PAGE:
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Advice / Career Paths / Exploring Careers

I Play Soccer Professionally While Also Running a Business—Here's How

Jonathan Borrajo
John Carluccio

It’s no secret that Jonathan Borrajo, a right wingback for the New York Cosmos, loves the game of soccer. But while scoring a goal, defending a tricky shot, and winning championships are exhilarating moments, none of them is the best thing about the sport.

“Any athlete will tell you that the best thing—what they’ll miss most after they retire—is the bonds they made with their teammates,” he shares.

And it just so happens that two of the friends Borrajo met through the game—Mason Trafford and Rhett Bernstein—are his business partners, too.

Back in 2017, when they were all living and playing in Miami, they started SoccerShape, a soccer-based fitness company. Workouts are for all skill levels and are “designed with an element of competition, something to challenge people and track progress,” explains Borrajo. At first, it was just a hobby, a way of connecting people and raising funds for charity.

“Building community has always been at the forefront,” Borrajo says. “Soccer brings people together in a really special way.”

Photo courtesy of Alenny Orovio.

To test out the market, Borrajo and his co-founders scheduled some pop-up style classes. It was a hit from day one. After several clients requested more classes on a consistent basis, they created a regular schedule and membership options.

Today, the company operates in both Miami and New York with plans to open more locations in the United States and internationally. It’s a full-blown business, keeping Borrajo, Bernstein, and Trafford quite busy during their hours off the field.

To learn more about how Borrajo balances two seemingly full-time jobs, keep reading:

How Do You Balance Running a Business and Playing Professionally?

I’m a professional soccer player by day, businessman by afternoon, and instructor by night. Typically, I get home around 2 PM from training, have an espresso, and get to work. While I’m doing this, I’m mentally working but trying to physically rest as much as possible.

Photo courtesy of John Carluccio.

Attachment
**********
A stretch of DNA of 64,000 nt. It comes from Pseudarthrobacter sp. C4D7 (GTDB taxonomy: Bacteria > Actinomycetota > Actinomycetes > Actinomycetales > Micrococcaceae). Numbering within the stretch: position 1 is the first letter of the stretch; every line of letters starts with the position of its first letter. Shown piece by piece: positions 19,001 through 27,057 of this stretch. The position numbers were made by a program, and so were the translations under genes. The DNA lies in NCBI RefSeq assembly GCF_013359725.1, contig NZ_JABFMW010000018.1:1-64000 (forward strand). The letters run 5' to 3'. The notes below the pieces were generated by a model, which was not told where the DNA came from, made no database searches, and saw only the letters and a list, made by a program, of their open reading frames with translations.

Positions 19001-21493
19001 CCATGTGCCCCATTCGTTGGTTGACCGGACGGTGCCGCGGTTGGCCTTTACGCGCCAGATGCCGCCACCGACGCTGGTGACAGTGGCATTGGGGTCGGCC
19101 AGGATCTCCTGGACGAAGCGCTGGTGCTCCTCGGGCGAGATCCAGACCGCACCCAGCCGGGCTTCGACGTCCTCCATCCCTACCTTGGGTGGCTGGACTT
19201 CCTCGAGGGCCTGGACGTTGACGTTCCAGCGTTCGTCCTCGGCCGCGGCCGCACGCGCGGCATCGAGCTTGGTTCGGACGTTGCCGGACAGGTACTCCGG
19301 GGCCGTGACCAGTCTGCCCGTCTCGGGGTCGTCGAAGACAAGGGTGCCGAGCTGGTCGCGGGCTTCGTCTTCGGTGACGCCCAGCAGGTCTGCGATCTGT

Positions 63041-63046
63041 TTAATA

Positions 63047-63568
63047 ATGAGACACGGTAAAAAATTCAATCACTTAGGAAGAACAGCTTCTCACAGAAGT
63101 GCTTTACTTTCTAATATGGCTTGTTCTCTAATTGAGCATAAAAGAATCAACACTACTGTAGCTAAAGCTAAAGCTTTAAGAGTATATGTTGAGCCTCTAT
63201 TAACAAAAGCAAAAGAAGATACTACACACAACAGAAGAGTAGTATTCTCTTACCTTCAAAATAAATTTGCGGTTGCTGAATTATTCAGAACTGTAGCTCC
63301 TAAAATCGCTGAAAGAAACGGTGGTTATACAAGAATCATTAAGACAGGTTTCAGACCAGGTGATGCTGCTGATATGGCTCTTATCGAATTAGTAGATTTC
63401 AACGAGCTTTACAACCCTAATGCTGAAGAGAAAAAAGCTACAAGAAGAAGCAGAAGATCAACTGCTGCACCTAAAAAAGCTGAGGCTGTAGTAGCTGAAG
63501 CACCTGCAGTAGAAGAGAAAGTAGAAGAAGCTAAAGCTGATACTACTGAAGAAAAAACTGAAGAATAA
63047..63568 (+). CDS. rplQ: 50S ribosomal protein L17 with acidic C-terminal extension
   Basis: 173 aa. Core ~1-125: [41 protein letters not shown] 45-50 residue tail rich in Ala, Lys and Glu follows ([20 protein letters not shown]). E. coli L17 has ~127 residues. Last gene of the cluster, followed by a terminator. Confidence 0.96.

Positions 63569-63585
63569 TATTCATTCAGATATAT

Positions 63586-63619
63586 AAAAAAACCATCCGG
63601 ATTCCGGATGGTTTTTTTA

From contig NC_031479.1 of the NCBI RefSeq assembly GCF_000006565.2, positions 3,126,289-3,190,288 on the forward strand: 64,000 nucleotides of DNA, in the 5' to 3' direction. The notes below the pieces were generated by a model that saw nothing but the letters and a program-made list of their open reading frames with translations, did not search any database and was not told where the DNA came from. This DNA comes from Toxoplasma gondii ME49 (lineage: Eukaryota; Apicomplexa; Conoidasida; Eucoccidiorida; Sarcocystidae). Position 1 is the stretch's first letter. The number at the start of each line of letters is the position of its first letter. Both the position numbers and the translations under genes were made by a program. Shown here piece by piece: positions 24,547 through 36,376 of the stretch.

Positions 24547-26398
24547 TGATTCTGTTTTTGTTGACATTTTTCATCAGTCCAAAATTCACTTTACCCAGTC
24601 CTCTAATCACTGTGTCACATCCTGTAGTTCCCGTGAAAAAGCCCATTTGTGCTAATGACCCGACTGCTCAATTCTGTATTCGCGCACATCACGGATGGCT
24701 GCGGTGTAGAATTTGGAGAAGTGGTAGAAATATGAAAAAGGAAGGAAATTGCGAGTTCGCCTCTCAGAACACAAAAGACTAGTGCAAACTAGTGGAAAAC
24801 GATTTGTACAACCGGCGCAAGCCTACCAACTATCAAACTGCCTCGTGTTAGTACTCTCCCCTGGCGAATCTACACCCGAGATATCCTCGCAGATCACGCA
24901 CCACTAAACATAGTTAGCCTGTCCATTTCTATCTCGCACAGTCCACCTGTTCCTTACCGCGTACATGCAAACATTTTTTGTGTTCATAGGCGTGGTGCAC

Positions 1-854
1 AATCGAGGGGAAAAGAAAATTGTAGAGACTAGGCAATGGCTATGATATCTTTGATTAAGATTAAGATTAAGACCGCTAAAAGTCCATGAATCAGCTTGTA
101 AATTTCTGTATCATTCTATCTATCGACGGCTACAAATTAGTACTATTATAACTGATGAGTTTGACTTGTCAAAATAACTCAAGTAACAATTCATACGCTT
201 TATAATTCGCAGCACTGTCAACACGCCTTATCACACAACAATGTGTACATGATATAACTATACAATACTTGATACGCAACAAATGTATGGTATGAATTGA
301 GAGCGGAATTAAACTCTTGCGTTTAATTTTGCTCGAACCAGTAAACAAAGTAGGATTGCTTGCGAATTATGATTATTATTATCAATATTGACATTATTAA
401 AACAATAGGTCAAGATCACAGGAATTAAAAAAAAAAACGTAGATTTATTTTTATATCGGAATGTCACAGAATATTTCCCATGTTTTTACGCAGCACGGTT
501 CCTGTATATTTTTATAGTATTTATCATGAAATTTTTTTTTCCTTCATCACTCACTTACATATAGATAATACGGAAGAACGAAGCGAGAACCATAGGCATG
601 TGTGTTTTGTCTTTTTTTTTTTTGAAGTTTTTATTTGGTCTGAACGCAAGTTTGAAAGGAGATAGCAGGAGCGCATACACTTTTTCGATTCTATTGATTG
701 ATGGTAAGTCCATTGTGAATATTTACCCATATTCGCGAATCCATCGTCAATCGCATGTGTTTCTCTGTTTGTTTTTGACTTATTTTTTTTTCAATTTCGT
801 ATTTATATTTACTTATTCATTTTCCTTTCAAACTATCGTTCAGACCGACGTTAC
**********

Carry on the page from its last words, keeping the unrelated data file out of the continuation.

Each night, I make sure to get between eight to 10 hours of rest so that the next day I’m as refreshed as I can be for training. At the moment, I’m running classes the day after games—my off days—which is great regeneration training for a tired, post-game body!

And it definitely helps that I’m not doing this alone. Rhett, Mason, and I are equal partners in SoccerShape, and we complement one another very well. Plus, we also have a phenomenal coaching staff.

How Do You and Your Business Partners Split Up Responsibilities?

We all wear a lot of hats, but I think that’s normal for a startup. Rhett focuses on our website design, future business development, and making sure we stay on course with our business plans. Mason has an incredible way with words and does a lot of our communications and PR. I’m in charge of social media, accounting, and getting permits.

Photo courtesy of Claudia Trafford.

In addition, we all coach, assist each other while one of us is coaching, and have each other’s backs if someone needs to miss a day for personal reasons. Just like we cover one another on the field, we do so off the field, too.

You’re Living Proof You Can Turn Your Passion Into a Full-time Career—What Advice Do You Have for People Who Want to Do the Same?

Creating SoccerShape started with a decision to “just do.” My partners and I wanted to build something that’d serve as a creative and entrepreneurial outlet and also have an impact on our community. We decided to do what we know, and what we know is soccer.

We found that the hardest part is getting started. But once you dive in and make a commitment to exploring your idea, things just start to happen. It’s a great feeling, watching something you’ve dreamt about come to life. So, find something that excites you—that keeps you up at night—and work to bring that feeling to others.

What’s Your Favorite Piece of Career Advice to Give Others?

Don’t burn bridges. Do your absolute best in everything you do. Not everyone may like you, but if you’re always professional in what you do and put your best foot forward, I think that’s all anyone could ever ask of you.

Infographic courtesy of Mary Schafrath.